Esteem
Steve Lacy Remembered

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Evan Parker + Steve Lacy, 1985
Evan Parker + Steve Lacy, 1985                                                                               Caroline Forbes©2008

Evan Parker: - form to lend, pulsed life create –

In the summers of 1962 and 1963, I was in New York, courtesy of my father’s long service with BOAC – free tickets, just seven shillings and sixpence airport tax to pay. I think it was in 1963 that I heard the Lacy/Rudd School Days band. They were playing at a coffee shop in the West Village called Phase Two.  I no longer remember who the bass player and drummer were for that particular night.  I remember being very impressed by Roswell’s warm-up, glissing through the overtone series on fixed slide positions.

At the end of the first set Steve made an announcement, “We’d like to remind you that the band plays request”… a pause of just the right length, then “We’ll play any tune by Thelonious Monk.”  During the break I wracked my brain for the hardest Monk tune I could think of and as Steve walked past to start the second set, I asked him could they play “Four in One. “ He said “Sure” and they did, memorably.

The last time I saw Steve was in Guelph a few months before he died.  He knew that the last surgical procedure open to him was risky and quite a long shot and while hopeful was already incorporating the theme of Death into his solo performance – a new theme to be worked with to the end. 

Steve Potts: In the almost 25 years that I was closely involved with Steve (both musically and intellectually), there are so many remembrances that I could write a nice sized book!

Steve’s generosity, musically, materially, intellectually and educationally largely influenced my adult life and does so to this day, plus we had a hell of a lot of fun along the way!

I know this is not the place to write that book so I’ll just relate the story of the last time we recorded together to show how close we were.

After the split-up of the Lacy Sextet, Steve was based in Berlin and we only  saw each other spasmodically over a period of a couple of years but one night after Steve had returned to Paris, I came home off the road from a tour with my band and had a message from the drummer Sangoma Everett asking me to participate in the recording of a movie soundtrack that very night and whether could I show up.

I was tired from the road trip and called the studio to tell Sangoma that I would not make it, but he told me that Steve was participating also, so I could not refuse.

When I arrived at the studio, we greeted each other warmly and started to cut the tracks for the film when on one of the themes, which was composed for two sopranos and rhythm. We were stopped because the engineer said one of our microphones was not functioning.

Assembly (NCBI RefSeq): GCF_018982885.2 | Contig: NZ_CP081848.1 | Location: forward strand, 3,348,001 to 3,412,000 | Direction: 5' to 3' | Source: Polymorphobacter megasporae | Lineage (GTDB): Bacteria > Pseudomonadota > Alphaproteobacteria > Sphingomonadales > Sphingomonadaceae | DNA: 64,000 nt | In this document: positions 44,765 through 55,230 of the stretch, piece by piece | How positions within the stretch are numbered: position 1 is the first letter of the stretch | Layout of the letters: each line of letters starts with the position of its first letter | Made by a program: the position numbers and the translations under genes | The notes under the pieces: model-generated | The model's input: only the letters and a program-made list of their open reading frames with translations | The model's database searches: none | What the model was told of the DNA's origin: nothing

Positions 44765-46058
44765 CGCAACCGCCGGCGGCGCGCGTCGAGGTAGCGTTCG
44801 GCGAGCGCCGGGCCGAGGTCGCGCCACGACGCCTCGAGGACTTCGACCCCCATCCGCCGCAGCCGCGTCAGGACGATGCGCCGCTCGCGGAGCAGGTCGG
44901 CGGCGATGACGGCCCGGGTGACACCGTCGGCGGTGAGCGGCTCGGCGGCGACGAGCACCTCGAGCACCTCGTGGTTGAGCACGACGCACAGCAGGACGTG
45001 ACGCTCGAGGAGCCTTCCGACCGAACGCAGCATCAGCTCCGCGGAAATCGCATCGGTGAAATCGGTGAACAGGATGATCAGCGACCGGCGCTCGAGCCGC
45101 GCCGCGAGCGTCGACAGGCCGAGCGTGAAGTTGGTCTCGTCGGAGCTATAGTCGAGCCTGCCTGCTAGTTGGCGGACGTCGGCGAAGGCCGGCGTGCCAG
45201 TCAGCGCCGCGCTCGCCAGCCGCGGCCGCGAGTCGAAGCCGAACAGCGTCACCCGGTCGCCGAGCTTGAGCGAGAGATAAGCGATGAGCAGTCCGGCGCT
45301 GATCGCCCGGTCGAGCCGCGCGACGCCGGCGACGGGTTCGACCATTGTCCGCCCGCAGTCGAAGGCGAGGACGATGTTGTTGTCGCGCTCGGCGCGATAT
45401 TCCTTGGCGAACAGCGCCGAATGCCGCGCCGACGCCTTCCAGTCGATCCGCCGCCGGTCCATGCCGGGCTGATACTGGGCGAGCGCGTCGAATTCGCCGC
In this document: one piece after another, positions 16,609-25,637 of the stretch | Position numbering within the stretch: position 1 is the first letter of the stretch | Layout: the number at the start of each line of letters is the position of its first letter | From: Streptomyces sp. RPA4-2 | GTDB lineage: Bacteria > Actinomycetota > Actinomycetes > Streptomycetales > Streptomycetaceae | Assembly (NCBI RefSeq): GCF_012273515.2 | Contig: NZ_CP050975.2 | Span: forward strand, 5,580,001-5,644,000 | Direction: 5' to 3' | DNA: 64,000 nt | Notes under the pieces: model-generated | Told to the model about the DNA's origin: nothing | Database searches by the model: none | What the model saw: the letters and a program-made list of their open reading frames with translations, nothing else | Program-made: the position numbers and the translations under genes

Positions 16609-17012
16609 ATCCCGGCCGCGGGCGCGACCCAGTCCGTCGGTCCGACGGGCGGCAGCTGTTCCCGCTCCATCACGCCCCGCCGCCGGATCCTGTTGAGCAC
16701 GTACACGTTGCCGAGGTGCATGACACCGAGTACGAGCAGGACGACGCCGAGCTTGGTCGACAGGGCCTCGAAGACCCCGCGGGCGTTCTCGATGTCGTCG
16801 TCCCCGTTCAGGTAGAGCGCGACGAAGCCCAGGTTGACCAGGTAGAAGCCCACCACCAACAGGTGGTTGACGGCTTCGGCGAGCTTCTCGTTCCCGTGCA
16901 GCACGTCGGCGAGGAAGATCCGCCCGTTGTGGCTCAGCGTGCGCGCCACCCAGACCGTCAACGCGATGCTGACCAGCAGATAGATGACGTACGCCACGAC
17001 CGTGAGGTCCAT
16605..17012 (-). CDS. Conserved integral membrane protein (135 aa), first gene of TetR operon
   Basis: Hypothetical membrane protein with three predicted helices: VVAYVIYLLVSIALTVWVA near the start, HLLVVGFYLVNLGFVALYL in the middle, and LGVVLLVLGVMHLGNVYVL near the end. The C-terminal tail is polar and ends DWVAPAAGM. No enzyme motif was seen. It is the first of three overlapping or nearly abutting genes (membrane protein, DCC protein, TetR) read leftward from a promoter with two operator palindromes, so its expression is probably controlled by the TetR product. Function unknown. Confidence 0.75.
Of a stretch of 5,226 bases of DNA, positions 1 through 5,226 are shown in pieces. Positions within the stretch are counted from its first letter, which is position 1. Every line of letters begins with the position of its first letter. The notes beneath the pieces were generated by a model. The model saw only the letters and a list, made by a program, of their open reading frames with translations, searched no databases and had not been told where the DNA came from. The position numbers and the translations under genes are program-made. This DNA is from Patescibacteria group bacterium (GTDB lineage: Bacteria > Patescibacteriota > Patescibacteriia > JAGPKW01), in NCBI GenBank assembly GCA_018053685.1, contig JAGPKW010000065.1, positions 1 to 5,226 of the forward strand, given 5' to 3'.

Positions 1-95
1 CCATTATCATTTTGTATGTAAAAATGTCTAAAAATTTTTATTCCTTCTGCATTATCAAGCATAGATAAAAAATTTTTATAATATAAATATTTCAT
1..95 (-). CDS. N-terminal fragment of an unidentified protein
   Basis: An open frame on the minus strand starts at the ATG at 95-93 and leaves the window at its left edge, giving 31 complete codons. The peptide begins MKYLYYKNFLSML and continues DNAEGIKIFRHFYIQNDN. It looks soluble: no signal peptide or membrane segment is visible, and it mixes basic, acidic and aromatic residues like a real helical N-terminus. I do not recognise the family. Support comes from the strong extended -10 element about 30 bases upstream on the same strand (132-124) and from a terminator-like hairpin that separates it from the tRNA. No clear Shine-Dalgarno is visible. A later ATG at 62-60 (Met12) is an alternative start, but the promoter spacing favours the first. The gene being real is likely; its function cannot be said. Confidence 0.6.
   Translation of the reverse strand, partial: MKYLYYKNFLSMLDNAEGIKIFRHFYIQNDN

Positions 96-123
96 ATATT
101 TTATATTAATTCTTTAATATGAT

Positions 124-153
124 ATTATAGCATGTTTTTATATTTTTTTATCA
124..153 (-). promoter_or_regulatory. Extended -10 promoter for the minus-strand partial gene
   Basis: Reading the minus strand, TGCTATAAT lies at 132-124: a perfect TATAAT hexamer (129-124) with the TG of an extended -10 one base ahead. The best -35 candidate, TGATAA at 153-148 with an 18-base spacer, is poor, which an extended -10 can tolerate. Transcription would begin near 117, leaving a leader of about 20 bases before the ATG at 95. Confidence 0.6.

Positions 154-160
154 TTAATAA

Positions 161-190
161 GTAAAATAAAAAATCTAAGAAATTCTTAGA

After a change of mics, we started again but the same thing happened.

Finally Steve asked the engineer to play back the tracks, but to play one soprano at a time, and sure enough, there were the two distinct sounds of both our horns. After so many years of playing together and a couple of years of not playing together, we could still phrase and play so closely that even the sophisticated recording equipment could not distinguish that there was two horn being played, not one! But, we were one, not two!

Enrico Rava: I just like to tell you how it started. Gato Barbieri’s quintet broke up and  Gato went to Paris with Don Cherry and later to NYC. I felt kind of abandoned and didn’t know what to do. It was 1965 and Steve was in Italy with his trio (Aldo Romano and Kent Carter). They were struggling – no gigs, no oney etc. I had a connection with a club in Torino (my home town) and proposed Lacy to play in that club with the trio and have me as a guest. Steve wasn’t enthusiastic about the idea. He didn’t know me well enough, but he needed the job and accepted. We had a short rehearsal in the afternoon and then, at night we played. The music was mainly Monk and Carla Bley tunes. I remember I had some difficulties in playing “Work” and “Brilliant Corners”, both by Monk and not easy at all. I remember a beautiful Carla’s tune named “And Now The Queen”. At the end of the night Steve asked me to join the band. So the trio became a quartet.  We kept playing Monk’s and Carla’s tunes, but in the improvisations we didn’t respect the chords nor the form. After the themes we played completely free, maybe just keeping some vague reference to the mood of the tunes. So one day I said to Steve, “Why don’t we stop playing the heads, since anyway we don’t really play the tunes. I think we should just start improvising without any theme.” That night we did that and it was great. And from then on that was the characteristic of our quartet: total improvisation, and that’s how we did our two records: Sortie – probably out of catalogue and impossible to find – and The Forest and the Zoo on ESP, recorded in Buenos Aires in 1966.

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